The companies on Tuesday announced plans to set up a joint battery venture by the end of 2020, with Toyota taking a 51% stake and supplying 500 staff. Panasonic will own the rest and provide 3,000 people. Sales of batteries produced by the new entity will be handled by Panasonic.
Toyota is forming the partnership with an eye on China, as government policies there drive rapid growth in the field. Japan's top automaker was initially cautious about foraying into electric vehicles given technological and cost hurdles, but China's state-led drive to become the global leader in the field has forced its hand.
Toyota's bread-and-butter hybrids do not count toward a new quota that China has set from this year, requiring automakers to produce and sell a certain number of electric or fuel cell vehicles.
The promise of the massive Chinese market has spurred the world's top automakers to shift toward electric vehicles. Volkswagen has broken ground on a Shanghai factory capable of producing 300,000 electric cars that will begin operations in 2020. China's BYD and Beijing Automobile Works have expanded their electric vehicle offerings thanks to government subsidies.
Toyota also plans to release its own electric car in 2020 but still lags behind competitors on commercialization and mass production. The partnership with Panasonic will also give Toyota an edge in an attempt to make its batteries the industry standards.
Although China's Contemporary Amperex Technology surpassed Panasonic to become the world's top shipper of lithium ion car batteries by volume in 2017, the Japanese company still remains No. 2. Rivals in Japan like NEC, meanwhile, have pulled out of the battery business due to tight margins. Panasonic has built up mass production techniques by supplying batteries to Toyota for hybrids and to Tesla for electric cars.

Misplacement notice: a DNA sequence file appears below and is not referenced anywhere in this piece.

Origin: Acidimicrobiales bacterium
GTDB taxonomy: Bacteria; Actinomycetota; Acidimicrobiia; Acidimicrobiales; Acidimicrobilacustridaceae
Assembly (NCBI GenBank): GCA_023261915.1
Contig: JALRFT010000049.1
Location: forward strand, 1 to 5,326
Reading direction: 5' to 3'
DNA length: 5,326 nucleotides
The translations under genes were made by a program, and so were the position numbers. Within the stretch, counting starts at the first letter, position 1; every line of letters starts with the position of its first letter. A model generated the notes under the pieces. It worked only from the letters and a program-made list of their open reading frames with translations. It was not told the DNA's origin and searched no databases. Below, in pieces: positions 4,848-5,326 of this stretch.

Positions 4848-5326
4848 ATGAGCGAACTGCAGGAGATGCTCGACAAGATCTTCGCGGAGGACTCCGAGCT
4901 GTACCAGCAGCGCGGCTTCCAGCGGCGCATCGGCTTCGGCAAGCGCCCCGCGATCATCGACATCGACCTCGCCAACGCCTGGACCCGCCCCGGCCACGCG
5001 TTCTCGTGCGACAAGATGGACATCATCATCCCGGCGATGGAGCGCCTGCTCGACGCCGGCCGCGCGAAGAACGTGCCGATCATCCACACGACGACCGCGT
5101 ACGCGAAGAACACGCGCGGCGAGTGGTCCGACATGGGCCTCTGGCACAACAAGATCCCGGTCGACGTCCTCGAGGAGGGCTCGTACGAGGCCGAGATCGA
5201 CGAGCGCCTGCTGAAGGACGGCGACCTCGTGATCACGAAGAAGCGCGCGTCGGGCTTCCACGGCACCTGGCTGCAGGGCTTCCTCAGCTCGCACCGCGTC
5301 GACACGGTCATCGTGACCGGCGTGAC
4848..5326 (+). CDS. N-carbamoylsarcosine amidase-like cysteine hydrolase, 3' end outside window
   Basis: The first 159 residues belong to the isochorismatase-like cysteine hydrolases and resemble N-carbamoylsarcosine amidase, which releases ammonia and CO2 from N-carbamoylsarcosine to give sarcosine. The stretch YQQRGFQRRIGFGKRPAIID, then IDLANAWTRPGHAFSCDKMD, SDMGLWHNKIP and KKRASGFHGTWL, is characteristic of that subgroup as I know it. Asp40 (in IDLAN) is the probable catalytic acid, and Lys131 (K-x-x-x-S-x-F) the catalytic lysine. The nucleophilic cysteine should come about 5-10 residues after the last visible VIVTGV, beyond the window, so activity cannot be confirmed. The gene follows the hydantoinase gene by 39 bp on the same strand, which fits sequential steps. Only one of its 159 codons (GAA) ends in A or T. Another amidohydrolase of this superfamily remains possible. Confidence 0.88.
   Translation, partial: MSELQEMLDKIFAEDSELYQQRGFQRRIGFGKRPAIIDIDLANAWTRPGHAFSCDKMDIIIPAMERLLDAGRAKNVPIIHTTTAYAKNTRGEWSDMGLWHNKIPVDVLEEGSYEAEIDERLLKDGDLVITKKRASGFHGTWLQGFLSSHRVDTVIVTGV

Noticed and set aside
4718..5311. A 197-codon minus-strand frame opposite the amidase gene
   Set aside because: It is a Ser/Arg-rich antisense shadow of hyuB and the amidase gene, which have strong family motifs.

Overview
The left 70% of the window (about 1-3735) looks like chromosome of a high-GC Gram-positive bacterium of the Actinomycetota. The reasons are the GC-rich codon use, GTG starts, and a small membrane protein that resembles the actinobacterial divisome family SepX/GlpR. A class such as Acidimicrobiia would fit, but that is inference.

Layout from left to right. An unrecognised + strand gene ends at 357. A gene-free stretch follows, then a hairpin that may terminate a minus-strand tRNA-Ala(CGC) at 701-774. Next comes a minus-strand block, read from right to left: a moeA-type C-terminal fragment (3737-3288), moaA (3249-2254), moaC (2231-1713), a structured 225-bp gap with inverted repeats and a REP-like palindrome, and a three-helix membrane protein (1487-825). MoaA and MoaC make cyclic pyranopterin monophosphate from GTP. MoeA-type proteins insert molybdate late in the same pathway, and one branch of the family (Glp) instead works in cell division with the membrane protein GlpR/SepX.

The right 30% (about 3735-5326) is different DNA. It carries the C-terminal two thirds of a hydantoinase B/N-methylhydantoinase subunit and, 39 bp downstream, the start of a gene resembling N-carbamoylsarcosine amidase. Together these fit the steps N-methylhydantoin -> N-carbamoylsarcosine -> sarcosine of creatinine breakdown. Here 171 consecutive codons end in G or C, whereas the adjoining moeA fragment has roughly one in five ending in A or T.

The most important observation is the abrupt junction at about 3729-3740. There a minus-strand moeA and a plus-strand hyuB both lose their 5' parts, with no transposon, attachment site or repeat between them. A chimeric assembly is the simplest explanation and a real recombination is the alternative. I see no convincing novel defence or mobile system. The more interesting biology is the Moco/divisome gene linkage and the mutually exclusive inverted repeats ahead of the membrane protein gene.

Toyota also plans to develop next-generation solid-state batteries that improve range, among other technologies. "Panasonic is a step ahead" of Chinese and South Korean upstarts in high-capacity batteries that increase travel distance, said Tang Jin, head of Mizuho Bank's international business relations department.
In addition to seven technology partners, including Mazda Motor, Suzuki Motor and Subaru, Toyota is also trying to persuade Honda Motor to buy the new joint venture's batteries. The automaker will also pitch Western rivals on the batteries as it seeks to reduce costs from economies of scale and standardize battery packs for easier reuse and recycling.
There are no standard sizes or specifications for batteries used in electrified vehicles. Even the square prismatic batteries jointly produced by Toyota and Panasonic have varying specifications, keeping production line equipment costs high. The companies are racing to lay the foundation for standardization by creating a generic battery that can be adopted by many automakers.
For Panasonic, the partnership will enable it to share massive upfront investments with Toyota, but its 49% stake in the new venture means its share of sales and profit will go down accordingly.
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